About a month ago, Iowa’s Chuck Grass­ley told con­stituents that he was con­fi­dent Manchin would hold out as a voice and a vote against H.R. 1.

“We think we’ve got him nailed down,” Grass­ley was quot­ed as say­ing.

Yes­ter­day, Manchin proved those words to be true.

Manchin clear­ly does­n’t like what is hap­pen­ing to the coun­try, but bewil­der­ing­ly, it appears he only wants to take cor­rec­tive action if the very peo­ple who are busy enabling the destruc­tion of Amer­i­ca’s polit­i­cal norms are on board.

That’s a sil­ly, mad­den­ing posi­tion to hold. But, if you’re try­ing to make sense of it, it helps to know where Manchin comes from, and who he is.

Manchin rep­re­sents West Vir­ginia, a small state that has become zeal­ous­ly, fever­ish­ly Repub­li­can. He has sur­vived sev­er­al elec­toral purges of Democ­rats from high office, rid­ing on the strength of his per­son­al rep­u­ta­tion and name famil­iar­i­ty. He’s a rather unique polit­i­cal fig­ure, both with­in and beyond his state.

He does­n’t owe his Sen­ate seat to the DSCC, the DNC, or nation­al pro­gres­sive orga­ni­za­tions, as FiveThri­tyEight’s Per­ry Bacon has observed.

In 2018, his last cam­paign, Manchin won reelec­tion with less than fifty per­cent of the vote. He got 290,510 votes, while Repub­li­can Patrick Mor­risey got 271,113 votes and Lib­er­tar­i­an Rusty Hollen got 24,411 votes. If Hol­len’s vot­ers had backed Mor­risey, Manchin would have been defeat­ed… in a Demo­c­ra­t­ic year.

Because he won reelec­tion to a new six year term three years ago, Manchin did not face vot­ers in 2020, when Trump’s name was on the bal­lot, and was not at risk of being vot­ed out of office at that time by Trump’s base.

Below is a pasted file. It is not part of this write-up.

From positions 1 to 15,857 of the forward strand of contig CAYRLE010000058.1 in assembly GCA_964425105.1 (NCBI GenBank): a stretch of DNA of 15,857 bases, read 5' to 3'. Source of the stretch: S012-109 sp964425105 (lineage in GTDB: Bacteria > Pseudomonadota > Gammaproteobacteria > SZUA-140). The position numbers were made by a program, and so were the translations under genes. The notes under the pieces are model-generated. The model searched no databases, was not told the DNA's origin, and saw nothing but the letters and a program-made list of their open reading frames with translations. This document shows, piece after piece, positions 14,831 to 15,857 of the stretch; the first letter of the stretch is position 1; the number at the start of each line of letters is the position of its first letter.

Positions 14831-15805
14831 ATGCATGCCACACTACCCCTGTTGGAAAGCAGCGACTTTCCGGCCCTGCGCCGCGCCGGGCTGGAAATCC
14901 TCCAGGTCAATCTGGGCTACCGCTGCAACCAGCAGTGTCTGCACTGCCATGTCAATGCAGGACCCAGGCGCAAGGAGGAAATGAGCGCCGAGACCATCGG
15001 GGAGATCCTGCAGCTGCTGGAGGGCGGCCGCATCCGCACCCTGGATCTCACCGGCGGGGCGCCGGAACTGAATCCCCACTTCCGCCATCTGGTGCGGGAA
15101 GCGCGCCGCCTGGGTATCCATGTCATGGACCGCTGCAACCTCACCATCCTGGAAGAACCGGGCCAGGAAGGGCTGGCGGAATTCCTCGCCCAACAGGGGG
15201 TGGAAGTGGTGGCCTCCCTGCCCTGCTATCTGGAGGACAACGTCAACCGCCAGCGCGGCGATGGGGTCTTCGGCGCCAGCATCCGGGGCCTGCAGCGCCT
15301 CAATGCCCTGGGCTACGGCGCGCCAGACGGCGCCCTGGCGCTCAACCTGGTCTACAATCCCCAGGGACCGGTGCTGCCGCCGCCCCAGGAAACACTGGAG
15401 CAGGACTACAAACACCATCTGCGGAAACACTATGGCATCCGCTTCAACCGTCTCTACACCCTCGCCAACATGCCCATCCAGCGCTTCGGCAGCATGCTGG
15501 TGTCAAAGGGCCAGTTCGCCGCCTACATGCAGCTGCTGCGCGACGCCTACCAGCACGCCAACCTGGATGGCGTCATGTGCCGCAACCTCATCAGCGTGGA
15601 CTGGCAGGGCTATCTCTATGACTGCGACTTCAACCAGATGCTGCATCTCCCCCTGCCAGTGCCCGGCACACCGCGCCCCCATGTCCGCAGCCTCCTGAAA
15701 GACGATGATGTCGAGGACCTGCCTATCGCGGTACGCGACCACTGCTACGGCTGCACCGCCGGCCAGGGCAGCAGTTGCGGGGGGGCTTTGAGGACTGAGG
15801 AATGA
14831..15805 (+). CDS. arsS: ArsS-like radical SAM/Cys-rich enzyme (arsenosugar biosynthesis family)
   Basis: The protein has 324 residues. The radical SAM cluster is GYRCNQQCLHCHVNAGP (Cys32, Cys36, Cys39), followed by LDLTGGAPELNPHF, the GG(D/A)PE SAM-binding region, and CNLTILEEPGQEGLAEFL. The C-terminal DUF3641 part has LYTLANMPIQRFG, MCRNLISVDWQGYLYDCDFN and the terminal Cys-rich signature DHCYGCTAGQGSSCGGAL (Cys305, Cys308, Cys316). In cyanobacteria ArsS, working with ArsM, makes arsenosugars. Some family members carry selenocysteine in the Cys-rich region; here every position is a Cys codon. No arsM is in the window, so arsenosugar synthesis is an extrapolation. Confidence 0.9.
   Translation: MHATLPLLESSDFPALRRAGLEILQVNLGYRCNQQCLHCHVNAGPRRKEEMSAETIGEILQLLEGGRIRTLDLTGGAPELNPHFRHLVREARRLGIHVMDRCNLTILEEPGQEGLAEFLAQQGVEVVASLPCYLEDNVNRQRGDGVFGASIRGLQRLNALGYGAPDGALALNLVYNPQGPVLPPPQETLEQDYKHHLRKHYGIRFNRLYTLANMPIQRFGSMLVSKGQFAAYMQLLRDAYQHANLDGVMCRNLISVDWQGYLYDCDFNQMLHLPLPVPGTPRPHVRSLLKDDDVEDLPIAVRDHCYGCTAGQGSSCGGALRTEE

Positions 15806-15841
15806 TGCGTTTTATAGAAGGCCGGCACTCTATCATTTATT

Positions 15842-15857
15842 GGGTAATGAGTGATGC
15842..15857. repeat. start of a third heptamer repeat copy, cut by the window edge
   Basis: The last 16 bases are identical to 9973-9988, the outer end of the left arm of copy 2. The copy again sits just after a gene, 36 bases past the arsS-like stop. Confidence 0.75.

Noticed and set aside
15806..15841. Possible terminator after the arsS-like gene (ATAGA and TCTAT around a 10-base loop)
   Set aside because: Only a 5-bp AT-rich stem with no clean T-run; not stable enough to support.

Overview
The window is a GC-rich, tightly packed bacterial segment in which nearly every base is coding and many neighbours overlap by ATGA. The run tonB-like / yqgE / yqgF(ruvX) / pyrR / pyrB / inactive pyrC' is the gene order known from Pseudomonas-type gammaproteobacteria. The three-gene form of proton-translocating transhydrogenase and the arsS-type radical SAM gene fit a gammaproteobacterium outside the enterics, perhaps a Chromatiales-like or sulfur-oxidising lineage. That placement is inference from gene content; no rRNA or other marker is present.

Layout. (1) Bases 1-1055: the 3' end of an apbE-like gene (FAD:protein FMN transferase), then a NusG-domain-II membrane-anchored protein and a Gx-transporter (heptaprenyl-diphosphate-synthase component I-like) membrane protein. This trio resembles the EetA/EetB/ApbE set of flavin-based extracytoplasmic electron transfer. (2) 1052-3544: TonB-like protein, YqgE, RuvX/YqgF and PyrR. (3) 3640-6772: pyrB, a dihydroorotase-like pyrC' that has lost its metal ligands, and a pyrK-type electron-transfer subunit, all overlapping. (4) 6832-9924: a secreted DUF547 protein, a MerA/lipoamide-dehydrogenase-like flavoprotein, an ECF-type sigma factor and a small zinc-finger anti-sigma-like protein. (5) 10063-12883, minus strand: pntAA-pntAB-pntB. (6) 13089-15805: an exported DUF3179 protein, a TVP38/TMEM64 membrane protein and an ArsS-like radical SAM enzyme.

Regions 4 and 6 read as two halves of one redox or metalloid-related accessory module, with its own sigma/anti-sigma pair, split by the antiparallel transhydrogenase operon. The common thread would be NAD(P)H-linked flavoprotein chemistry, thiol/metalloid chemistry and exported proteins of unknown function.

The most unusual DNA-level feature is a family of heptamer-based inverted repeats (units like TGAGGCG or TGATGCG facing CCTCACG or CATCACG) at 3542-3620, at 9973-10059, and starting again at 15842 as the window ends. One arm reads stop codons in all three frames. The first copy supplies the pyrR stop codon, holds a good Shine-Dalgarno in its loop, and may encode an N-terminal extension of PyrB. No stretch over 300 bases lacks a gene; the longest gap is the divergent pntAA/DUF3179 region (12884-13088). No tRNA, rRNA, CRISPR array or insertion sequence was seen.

But in 2024, Manch­in’s luck could eas­i­ly run out. He will be up. If he runs again, he could con­ceiv­ably end up on the bal­lot with Trump, since Trump has not been barred from run­ning again for the office of Pres­i­dent of the Unit­ed States.

Even if the Repub­li­cans nom­i­nate some­one else, Manchin is going to find it hard to pull anoth­er rab­bit out of a hat. While I don’t and can’t know the future, I fig­ure Joe Manch­in’s odds of get­ting reelect­ed in 2024 are pret­ty steep.

Don­ald Trump got 68.62% of the vote across West Vir­ginia last year. Not a sin­gle coun­ty in the state backed the Biden-Har­ris tick­et. Not even one.

The Wikipedia arti­cle on the 2020 pres­i­den­tial elec­tion in West Vir­ginia says of the state’s south­ern region: “This coal-min­ing, union-heavy region was once among the most heav­i­ly Demo­c­ra­t­ic places in the nation; Logan Coun­ty, for exam­ple, broke 72% of its bal­lots for Bill Clin­ton in 1996, 61% for Al Gore in 2000, and even 52% for John Ker­ry in 2004; but by 2008, John McCain flipped it to the Repub­li­can col­umn with 54% of the vote, which increased to 68% for Mitt Rom­ney in 2012 and by 2016 and 2020, it had vot­ed 80.9% for Trump.”

All this has hap­pened dur­ing Joe Manch­in’s polit­i­cal career.